Along the Path of Literature

Onomichi (尾道; ) has been called "Japan's hometown", a quiet port city of temples and literature along the Seto Inland Sea.


Though under the radar of most foreign tourists, Onomichi has dozens of ancient temples and monuments, which are connected by two enjoyable walks, and the start of an exceptional bike trail to Shikoku. It has been the home of a number of Japan's more famous authors, such as Shiga Naoya, Takahashi Gen'ichirō, and Hayashi Fumiko. Better preserved than most towns of its kind, Onomichi has also been the setting for a number of movies and TV dramas, including Yasujiro Ozu's 1953 classic Tokyo Story, and a 2005 anime series, Kamichu!

Tourist information

Get in

By train

The centrally-located JR Onomichi Station is on the San'yo Main Line, between Hiroshima to the west and Okayama to the east. Shin-Onomichi Station is on the San'yo Shinkansen, but it's only served by the all-stops Kodama. Buses run from Shin-Onomichi to the city center (15-20 minutes, ¥170).

Map of Onomichi

Alternately, if you're traveling by Shinkansen, transfer to the San'yo Main Line at Fukuyama all Kodama and Hikari trains stop there, as does one Nozomi per hour and complete the trip to JR Onomichi Station from there (20 minutes by regular train).

By ferry

Ferries travel to islands in the Seto Inland Sea, and also to Imabari on Shikoku, which is not far from Matsuyama. The harbor is next to JR Onomichi Station. Shuttle ferries also run from the harbor across the strait to Mukaishima (2 minutes, ¥100 one-way for foot passengers)

By bus

Two daytime buses run from Osaka (approx. 4 3/4 hours, ¥3870 one way, ¥7020 round trip). Shuttle buses also run from Tokyo (Shinjuku), Kobe (Sannomiya), Hiroshima, and Hiroshima Airport (80 minutes, ¥1120).

Get around

A convenient bus shuttles through the town, with a terminal outside JR Onomichi Station.



Onomichi is best known for two walks. The Path of Literature (文学のこみち Bungaku no komichi) is the shorter of the two, winding its way downhill from Senkōji Park back to the city. It features 24 stones, carved with memorable quotes from Japanese authors linked to Onomichi; alas, they're all in Japanese, but it's a pleasant stroll through woods, temples, and shrines just the same.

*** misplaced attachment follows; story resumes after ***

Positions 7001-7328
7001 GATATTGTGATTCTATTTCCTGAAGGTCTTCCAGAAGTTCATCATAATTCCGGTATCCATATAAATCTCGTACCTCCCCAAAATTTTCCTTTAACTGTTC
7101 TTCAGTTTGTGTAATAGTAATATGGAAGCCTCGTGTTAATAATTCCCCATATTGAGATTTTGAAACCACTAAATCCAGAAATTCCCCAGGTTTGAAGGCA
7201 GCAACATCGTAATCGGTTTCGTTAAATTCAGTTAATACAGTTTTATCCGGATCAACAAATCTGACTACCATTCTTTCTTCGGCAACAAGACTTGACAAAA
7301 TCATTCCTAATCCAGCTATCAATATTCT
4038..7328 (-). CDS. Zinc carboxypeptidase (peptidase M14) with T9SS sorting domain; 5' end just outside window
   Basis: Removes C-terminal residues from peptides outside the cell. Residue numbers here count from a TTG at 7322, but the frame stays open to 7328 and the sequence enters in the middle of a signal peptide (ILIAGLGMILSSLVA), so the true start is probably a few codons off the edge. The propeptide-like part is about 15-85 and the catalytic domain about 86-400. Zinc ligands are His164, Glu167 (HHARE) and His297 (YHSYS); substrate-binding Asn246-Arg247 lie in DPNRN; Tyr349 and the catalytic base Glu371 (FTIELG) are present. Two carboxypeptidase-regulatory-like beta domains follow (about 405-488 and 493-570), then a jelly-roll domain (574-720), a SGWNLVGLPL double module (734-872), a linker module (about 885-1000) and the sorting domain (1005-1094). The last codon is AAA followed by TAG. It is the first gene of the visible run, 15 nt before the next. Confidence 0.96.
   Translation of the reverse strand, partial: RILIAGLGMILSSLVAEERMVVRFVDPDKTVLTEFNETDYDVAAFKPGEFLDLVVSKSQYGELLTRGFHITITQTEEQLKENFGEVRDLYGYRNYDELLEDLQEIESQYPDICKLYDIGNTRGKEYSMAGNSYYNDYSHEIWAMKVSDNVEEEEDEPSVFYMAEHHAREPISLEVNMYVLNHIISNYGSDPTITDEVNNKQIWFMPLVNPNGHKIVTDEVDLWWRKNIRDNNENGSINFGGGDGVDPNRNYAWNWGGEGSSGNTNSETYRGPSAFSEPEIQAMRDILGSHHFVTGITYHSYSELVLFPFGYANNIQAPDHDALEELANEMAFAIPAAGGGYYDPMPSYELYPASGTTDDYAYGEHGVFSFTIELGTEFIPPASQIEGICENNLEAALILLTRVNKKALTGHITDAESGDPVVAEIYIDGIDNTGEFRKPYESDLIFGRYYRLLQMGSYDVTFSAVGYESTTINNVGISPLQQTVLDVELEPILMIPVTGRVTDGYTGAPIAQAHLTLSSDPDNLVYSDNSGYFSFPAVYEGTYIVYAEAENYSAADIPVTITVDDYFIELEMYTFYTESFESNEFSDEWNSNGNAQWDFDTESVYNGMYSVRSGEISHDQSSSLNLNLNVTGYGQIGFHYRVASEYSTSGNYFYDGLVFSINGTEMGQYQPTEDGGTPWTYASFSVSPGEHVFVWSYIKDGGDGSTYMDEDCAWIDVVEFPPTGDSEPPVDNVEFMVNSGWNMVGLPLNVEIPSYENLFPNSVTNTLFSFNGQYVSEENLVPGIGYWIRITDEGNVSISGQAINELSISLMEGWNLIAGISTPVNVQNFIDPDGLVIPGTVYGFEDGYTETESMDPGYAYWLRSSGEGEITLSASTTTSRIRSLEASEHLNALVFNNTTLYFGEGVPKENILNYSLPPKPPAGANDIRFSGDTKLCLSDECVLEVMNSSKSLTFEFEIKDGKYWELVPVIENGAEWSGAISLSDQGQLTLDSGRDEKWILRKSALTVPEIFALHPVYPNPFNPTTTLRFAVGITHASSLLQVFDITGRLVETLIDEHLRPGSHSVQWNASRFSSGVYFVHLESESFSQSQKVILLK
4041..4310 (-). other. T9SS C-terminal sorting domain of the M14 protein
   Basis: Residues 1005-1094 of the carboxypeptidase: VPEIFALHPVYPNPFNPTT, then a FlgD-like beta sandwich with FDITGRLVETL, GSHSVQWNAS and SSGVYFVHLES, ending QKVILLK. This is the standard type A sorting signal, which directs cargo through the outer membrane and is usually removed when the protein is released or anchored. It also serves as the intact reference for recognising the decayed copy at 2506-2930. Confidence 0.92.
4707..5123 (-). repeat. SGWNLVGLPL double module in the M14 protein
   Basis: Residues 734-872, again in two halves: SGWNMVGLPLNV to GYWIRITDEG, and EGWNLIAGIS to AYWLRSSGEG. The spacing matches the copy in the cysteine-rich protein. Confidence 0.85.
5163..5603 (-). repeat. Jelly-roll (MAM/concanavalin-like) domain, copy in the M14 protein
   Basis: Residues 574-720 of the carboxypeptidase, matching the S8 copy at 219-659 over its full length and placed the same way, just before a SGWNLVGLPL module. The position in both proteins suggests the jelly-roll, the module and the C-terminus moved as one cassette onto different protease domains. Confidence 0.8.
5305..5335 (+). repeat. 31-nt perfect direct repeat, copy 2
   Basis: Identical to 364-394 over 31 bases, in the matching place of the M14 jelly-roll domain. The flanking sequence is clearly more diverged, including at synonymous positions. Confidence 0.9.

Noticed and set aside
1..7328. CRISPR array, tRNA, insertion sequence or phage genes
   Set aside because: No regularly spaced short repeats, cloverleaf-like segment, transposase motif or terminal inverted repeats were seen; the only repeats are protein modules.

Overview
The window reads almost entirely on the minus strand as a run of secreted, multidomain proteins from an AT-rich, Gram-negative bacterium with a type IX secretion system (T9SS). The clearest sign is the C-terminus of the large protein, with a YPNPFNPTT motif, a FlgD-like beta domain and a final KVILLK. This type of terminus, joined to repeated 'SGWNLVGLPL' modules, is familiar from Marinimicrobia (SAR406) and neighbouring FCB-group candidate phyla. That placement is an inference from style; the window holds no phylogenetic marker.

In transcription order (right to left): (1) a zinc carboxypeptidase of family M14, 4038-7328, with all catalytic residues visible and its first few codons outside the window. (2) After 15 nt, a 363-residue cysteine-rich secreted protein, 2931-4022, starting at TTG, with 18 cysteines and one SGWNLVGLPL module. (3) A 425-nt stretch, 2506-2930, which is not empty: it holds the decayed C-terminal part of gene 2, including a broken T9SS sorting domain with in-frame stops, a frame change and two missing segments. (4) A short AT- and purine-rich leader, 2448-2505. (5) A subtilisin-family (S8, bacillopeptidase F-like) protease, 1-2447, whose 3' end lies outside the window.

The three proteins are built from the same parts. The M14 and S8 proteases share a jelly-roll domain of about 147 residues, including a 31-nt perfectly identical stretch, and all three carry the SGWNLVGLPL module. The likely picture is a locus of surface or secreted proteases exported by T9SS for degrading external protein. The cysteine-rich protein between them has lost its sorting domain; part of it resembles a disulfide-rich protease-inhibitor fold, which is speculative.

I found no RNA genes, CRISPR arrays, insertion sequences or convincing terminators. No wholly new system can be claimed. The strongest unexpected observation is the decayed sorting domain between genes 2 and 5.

At the bottom of the hill, the path merges with the well-signposted Old Temple Loop (古寺めぐり Koji-meguri), which connects 25 of Onomichi's better-known temples in a 2km east-west walk. The western end is a short distance from the train station, beginning with the stone gate of Jikoji (持光寺); to start at the eastern end, take the bus to Jodoji-shita and head to Kairyuji (海龍寺).



Entrance to Ichibangai


Onomichi rāmen

The local specialty is Onomichi ramen, a variation of the ubiquitous noodle soup that would look suspiciously like the ordinary soy-flavored kind if not for the hint of fish paste in the stock and the gobs of melted lard floating on top. The cylindrical restaurant at the top of the Senkō-ji ropeway will happily serve you a bowl, as will nearly any restaurant in the station/harbor area.


Onomichi is not long on nightlife. Several of the ramen shops serve beer as well. If you'd just like a drink, do as the locals do grab something from a convenience store and claim a bench by the harbor.


Unless you have a keen interest in Pure Land Buddhism or Japanese literature, it's probably not worth your while to spend the night in Onomichi. Most people opt to day-trip from Hiroshima or Okayama.

Go next

Bridge over Ikuchijima
Routes through Onomichi

Hakata Mihara  W  E  Fukuyama Shin-Osaka
Hiroshima Mihara  W  E  Fukuyama Okayama
END  N  S  Imabari
Hiroshima Mihara  W  E  Fukuyama Okayama

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